A mead here, ther a heath, and now and then a wood.

Now, now, repeated, is used to excite attention to something immediately to happen.

NOW, n. The present time or moment.

Nothing is there to come, and nothing past, but an eternal now does ever last.

Now a days, adv. In this age.

What men of spirit now a days, come to give sober judgment a new plays?

[This is a common colloquial phrase, but not elegant in writing, unless of the more familiar kinds.]

NOWAY, adv. [no and way.] In no manner or degree. [These can hardly be considered as compound words.]

NOWAYS, adv. [no and way.] In no manner or degree. [These can hardly be considered as compound words.]

NOWED, a. Knotted; tied in a knot; used in heraldry.

NOWEL, n. A shout of joy or christmas song.

NOWES, n. The marriage knot.

NOWHERE, adv. Not in any place or state. Happiness is nowhere to be found but in the practice of virtue.

But it is better to write no and where as separate words.

NOWISE, adv. [no and wise; often by mistake written noways.] Not in any manner or degree.

NOXIOUS, a. [L. from hurt.]

1. Hurtful; harmful; baneful; pernicious; destructive; unwholesome; insalubrious; as noxious air, food, climate; pernicious; corrupting to morals; as noxious practices or examples; noxious haunts of vice.

2. Guilty; criminal.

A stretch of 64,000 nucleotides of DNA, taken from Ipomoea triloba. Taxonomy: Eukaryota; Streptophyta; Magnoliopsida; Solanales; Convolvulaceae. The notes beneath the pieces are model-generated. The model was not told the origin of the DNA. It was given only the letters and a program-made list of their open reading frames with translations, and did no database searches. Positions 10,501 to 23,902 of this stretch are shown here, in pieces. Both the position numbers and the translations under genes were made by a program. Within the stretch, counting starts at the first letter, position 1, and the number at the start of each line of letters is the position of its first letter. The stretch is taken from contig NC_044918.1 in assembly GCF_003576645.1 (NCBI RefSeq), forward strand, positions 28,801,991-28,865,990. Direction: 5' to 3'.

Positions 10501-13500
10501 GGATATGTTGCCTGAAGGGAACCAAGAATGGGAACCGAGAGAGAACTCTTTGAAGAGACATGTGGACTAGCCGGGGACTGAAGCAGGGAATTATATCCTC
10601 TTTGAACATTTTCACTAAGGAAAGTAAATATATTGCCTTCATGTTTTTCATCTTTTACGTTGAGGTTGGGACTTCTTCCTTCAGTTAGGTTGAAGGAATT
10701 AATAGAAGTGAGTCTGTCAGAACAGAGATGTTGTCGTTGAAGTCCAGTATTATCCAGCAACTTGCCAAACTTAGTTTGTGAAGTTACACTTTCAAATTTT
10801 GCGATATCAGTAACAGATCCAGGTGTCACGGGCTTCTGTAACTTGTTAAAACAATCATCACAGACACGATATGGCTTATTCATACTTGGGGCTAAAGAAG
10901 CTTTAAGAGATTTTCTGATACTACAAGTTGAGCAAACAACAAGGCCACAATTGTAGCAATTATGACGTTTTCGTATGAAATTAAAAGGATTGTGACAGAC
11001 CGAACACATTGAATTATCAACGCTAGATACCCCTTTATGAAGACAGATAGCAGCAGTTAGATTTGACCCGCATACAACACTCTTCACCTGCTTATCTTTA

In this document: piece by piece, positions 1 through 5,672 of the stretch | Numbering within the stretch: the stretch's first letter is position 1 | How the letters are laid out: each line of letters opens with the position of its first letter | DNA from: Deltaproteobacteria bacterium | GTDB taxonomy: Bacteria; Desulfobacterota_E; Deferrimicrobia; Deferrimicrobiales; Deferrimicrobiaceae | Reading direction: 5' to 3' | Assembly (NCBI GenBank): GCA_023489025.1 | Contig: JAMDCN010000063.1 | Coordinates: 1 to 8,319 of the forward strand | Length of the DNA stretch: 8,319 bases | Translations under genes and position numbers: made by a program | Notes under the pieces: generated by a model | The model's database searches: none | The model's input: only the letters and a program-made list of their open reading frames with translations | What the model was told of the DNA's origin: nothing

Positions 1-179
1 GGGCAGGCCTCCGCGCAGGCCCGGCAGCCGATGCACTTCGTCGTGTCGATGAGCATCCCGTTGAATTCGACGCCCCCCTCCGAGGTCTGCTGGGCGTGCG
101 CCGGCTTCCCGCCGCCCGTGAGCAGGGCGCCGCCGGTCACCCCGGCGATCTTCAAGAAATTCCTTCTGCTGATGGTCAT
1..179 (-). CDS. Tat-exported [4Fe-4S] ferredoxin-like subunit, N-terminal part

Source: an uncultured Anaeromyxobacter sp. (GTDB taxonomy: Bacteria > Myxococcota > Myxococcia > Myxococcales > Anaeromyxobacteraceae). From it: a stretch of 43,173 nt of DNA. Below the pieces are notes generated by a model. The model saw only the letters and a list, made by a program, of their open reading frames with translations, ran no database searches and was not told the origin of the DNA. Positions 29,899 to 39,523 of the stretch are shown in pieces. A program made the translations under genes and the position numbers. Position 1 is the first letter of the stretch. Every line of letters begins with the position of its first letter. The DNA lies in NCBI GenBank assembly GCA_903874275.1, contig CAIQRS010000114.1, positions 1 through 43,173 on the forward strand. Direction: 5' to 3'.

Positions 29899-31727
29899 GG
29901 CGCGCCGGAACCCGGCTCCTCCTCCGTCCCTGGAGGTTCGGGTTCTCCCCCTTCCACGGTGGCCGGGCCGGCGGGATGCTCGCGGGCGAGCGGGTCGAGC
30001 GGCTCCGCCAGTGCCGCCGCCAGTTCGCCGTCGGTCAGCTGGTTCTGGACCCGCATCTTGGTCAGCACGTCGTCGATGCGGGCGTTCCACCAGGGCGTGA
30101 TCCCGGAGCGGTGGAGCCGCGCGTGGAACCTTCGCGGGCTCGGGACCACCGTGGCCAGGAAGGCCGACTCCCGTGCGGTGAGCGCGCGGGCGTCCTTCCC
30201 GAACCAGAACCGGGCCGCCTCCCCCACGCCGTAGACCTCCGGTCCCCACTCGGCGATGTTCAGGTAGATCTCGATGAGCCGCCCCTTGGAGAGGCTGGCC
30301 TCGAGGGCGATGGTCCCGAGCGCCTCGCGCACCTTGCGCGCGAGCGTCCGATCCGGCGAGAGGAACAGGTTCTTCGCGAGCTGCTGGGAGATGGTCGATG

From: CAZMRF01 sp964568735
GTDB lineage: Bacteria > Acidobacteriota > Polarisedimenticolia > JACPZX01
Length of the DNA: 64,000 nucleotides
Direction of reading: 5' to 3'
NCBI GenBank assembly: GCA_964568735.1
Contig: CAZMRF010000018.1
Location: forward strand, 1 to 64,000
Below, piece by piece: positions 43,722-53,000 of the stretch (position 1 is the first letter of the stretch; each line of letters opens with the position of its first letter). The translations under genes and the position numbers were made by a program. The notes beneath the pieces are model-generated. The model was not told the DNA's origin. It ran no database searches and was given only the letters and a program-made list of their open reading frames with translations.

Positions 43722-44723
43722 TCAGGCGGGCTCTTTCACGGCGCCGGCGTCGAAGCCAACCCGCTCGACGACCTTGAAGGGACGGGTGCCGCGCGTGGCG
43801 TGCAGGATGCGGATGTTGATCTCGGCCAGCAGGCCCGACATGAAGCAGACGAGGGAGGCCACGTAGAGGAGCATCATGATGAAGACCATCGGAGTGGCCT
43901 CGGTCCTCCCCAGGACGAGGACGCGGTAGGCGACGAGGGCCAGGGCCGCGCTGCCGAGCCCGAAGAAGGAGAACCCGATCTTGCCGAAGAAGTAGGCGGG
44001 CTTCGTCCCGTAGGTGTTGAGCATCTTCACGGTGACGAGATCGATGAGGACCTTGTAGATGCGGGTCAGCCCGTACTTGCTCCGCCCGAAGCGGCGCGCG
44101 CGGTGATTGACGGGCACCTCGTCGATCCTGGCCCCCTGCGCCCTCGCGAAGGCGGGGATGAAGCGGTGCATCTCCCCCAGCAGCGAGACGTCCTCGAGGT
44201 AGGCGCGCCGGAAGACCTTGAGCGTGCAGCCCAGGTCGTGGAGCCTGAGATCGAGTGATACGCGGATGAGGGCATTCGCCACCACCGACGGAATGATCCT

Those who are noxious in the eye of the law. [Little used.]

3. Unfavorable; injurious.

Too frequent appearance in places of public resort is noxious to spiritual promotion.

NOXIOUSLY, adv. Hurtfully; perniciously.

NOXIOUSNESS, n.

1. Hurtfulness; the quality that injures, impairs or destroys; insalubrity; as the noxiousness of foul air.

2. The quality that corrupts or perverts; as the noxiousness of doctrines.

Noy, noyance, noyer, noyful, noyous, noysance. [See Annoy and Nuisance.]

NOYAU, n. A rich cordial.

NOZLE, n. [from nose.] The nose; the extremity of any thing; the snout.

NOZZLE, n. [from nose.] The nose; the extremity of any thing; the snout.

NUBBLE, v.t. [for knubble, from knob, the fist.] To beat or bruise with the fist. [Not used.]

NUBIFEROUS, a. [L. a cloud or fog, and to produce.] Brining or producing clouds.

NUBILE, a. [L. to marry.] Marriageable; of an age suitable for marriage.

NUBILOUS, a. Cloudy.

NUCIFEROUS, a. [L. nut and to bear.] Bearing or producing nuts.

NUCLEUS, n. [L. a nut.]

1. Properly, the kernel of a nut; but in usage, any body about which matter is collected.

2. The body of a comet, called also its head, which appears to be surrounded with light.

NUDATION, n. [L. to make bare.] The act of stripping or making bare or naked.

NUDE, a.

1. Bare.

2. In law, void; of no force.

NUDITY, n.

1. Nakedness.